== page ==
The US Navy Taps the Crowd to Combat Marine Piracy
An open innovation approach that used gamification techniques to find new ways of stopping Somali pirates.
The Office of Naval Research, United States
There is a piracy crisis on the high seas, and according to many commentators it’s getting worse. Highly sophisticated pirate crews use the latest hi-tech equipment to locate and board ships and tankers.
Resolving the problem is no small feat, and in the search for fresh tactics the Office of Naval Research and the Naval Postgraduate School turned to the crowd for possible solutions through a video game project they developed with the Institute of the Future.
The game platform is called Massive Multiplayer Online Wargame Leveraging the Internet (MMOWGLI) and 800 players from the military, federal and foreign governments and NATO participated, as well as some academics. And there was also a version for the general public to allow them to come up with pirate-tackling ideas.
The project wanted to tap into the promise and potential of crowdsourcing to deliver diverse ideas from a broader group of people who all have a deep understanding of the problem’s complexity.
“MMOWGLI is an online game designed to find and collectively grow breakthrough ideas to some of the Navy's most complex problems--those 21st-century threats that demand new forms of collaboration and truly outlying ideas,” said Dr. Larry Schuette, ONR’s Director of Innovation.”
Playing the Game
Players were tasked with finding ideas for tackling the problems of pirates attacking ships in the Gulf of Aden. In particular the Navy was after novel tools, technologies and strategies that weren’t on their radar.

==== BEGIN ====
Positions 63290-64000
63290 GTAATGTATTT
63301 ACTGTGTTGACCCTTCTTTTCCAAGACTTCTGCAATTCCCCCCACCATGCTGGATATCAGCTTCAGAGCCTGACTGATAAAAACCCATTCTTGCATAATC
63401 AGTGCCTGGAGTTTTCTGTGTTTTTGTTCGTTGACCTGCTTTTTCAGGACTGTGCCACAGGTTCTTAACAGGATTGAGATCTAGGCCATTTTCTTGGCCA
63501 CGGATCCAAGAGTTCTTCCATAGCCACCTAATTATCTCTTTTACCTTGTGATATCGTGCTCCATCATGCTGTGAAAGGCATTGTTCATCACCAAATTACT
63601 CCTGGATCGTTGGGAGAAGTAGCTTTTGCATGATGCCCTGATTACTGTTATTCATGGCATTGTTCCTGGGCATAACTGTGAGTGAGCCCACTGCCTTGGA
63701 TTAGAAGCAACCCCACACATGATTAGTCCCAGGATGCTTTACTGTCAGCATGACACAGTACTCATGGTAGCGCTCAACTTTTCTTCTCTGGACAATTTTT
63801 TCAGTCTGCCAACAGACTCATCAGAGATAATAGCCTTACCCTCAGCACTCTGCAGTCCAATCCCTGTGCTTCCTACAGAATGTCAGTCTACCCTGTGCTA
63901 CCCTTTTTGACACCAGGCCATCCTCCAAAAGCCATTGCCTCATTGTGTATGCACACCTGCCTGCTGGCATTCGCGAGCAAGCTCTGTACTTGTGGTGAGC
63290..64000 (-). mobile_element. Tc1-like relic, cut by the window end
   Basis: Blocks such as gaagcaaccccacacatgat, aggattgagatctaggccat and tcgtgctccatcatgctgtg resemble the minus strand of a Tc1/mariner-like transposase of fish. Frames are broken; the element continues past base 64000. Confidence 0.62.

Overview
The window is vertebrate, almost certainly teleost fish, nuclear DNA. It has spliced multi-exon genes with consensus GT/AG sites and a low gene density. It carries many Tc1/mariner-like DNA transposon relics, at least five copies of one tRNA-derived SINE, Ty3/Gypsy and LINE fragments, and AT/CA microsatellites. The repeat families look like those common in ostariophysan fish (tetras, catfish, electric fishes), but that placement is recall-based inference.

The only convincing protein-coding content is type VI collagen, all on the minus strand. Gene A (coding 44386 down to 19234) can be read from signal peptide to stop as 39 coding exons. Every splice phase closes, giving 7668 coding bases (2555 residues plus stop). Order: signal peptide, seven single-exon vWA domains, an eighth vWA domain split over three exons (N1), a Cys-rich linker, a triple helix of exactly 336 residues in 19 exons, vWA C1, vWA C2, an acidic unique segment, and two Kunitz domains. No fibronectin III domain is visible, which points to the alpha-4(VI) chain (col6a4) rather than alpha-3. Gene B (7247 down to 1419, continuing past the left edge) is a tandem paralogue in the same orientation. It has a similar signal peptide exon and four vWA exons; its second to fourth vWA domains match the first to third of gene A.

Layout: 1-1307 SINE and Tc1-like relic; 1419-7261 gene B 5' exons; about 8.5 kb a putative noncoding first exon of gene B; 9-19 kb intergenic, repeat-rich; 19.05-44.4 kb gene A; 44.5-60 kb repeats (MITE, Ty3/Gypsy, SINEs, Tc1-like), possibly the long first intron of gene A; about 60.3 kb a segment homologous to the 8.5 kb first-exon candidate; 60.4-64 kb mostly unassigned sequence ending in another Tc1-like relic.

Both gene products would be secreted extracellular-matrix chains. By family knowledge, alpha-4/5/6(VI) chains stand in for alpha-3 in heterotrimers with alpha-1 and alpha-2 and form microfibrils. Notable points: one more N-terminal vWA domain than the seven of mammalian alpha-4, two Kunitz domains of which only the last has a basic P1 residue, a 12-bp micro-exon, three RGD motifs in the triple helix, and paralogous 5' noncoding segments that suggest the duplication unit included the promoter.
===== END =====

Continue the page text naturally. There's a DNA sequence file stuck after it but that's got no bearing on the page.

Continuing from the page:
The project ran over a three week period during June 2011 and was the first major effort by American military to combine crowdsourcing and gaming in war game exercises.
Participants were presented with several scenarios in different game play chapters, with some situations kept ambiguous to reflect what happens in real life scenarios. Players had to deal with the logistics of arming ships, the difficulties and intricate nuances of military action to support commercial shipping, and the inevitable pirate attacks.
The piracy challenge was selected to test the feasibility of MMOWGLI as a problem solving platform, and to look at the implications it could have for training, and what it could reveal about the problem solving process.
“We hope MMOWGLI will help us understand what happens when your insights are combined with observations and actions of another player” added Dr.Shuette. “Will that fusion result in a game-changing idea or solution, or will the MMOWGLI platform teach us something about our traditional thought processes?”
More than 5,000 ideas were generated during the project’s run, and although it didn’t deliver a magic solution, some of the ideas are being presented to the military. These include thoughts on novel technologies and new ways of applying them, and new economic models.
Engine to Promote New Ideas
MMOWGLI can be applied to many scenarios and more games on a variety of topics will be released in the near future to help the Navy solve some of its toughest problems.
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